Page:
Sam Tucker:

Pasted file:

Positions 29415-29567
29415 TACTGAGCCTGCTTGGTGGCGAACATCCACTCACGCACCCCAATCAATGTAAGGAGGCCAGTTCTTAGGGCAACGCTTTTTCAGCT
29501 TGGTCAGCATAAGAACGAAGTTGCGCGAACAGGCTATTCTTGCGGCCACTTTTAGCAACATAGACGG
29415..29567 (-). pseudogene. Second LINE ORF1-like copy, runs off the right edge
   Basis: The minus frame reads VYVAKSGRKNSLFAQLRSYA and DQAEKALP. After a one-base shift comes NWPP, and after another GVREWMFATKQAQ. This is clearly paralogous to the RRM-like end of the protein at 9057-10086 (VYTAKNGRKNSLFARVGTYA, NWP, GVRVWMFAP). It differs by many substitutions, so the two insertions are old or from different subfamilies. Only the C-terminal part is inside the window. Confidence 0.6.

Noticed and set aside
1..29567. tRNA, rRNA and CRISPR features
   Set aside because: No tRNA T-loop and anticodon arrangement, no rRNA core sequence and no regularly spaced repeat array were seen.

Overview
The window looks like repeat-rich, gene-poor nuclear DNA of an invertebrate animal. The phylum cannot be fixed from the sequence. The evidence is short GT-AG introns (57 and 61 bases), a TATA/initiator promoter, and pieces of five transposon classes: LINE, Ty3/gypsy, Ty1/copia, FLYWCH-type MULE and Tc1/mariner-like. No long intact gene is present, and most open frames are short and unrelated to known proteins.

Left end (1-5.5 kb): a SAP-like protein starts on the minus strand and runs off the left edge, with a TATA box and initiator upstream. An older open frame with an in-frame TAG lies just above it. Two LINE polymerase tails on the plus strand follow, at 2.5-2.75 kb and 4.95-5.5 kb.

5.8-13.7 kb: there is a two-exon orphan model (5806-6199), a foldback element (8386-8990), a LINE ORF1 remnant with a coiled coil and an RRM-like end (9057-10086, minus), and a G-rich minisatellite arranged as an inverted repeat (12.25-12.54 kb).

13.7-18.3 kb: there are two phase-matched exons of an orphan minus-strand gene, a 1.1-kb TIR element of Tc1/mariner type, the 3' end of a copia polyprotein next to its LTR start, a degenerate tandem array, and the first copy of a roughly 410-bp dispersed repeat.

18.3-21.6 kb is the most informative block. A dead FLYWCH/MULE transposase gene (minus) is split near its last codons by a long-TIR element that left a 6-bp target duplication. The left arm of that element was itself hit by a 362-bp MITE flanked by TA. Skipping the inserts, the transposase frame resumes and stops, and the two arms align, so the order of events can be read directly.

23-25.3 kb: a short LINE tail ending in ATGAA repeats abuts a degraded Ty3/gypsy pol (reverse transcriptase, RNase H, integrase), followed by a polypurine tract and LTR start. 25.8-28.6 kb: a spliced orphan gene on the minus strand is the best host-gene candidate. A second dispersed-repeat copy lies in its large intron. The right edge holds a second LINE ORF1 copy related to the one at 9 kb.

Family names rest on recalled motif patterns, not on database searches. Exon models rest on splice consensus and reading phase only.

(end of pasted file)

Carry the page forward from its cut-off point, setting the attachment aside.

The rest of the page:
White people have a responsibility to be anti-racist and that's what we're calling on them to do. I so appreciate this conversation, Kaye. And your empathy, your curiosity. It was a pleasure. Awesome. Thank you so much, Kaye. To learn more about how Westchester Education Services can ensure your content meets the standards of today while providing an accurate reflection from which students can learn and understand history in a more complete and rich context, please visit our website WestchesterEducationservices.com and WestchesterEducationservices.co.uk. I hope you'll listen to the next three episodes of Westchester Words, which will focus on topics that were addressed during the Westchester Publishing Services Publishers, Weekly webinar: Publishing.Now 21, Looking Forward. The webinar panelists, discuss international publishing and Brexit, the publishing industry, and transition,and what's next for publishing. Thank you for listening to today's episode of Westchester Words. Follow us on your favorite streaming platform to be notified about new episodes when they become available or visit our website, which has all the episodes plus additional content shared by some of our guests. In the meantime, send us an email at WestchesterWords at Westchester, E D S V C s.com to share your thoughts or comments about today's discussion and tell us what content you'd like Westchester to cover in future episodes until next time, stay safe, be well and stay tuned.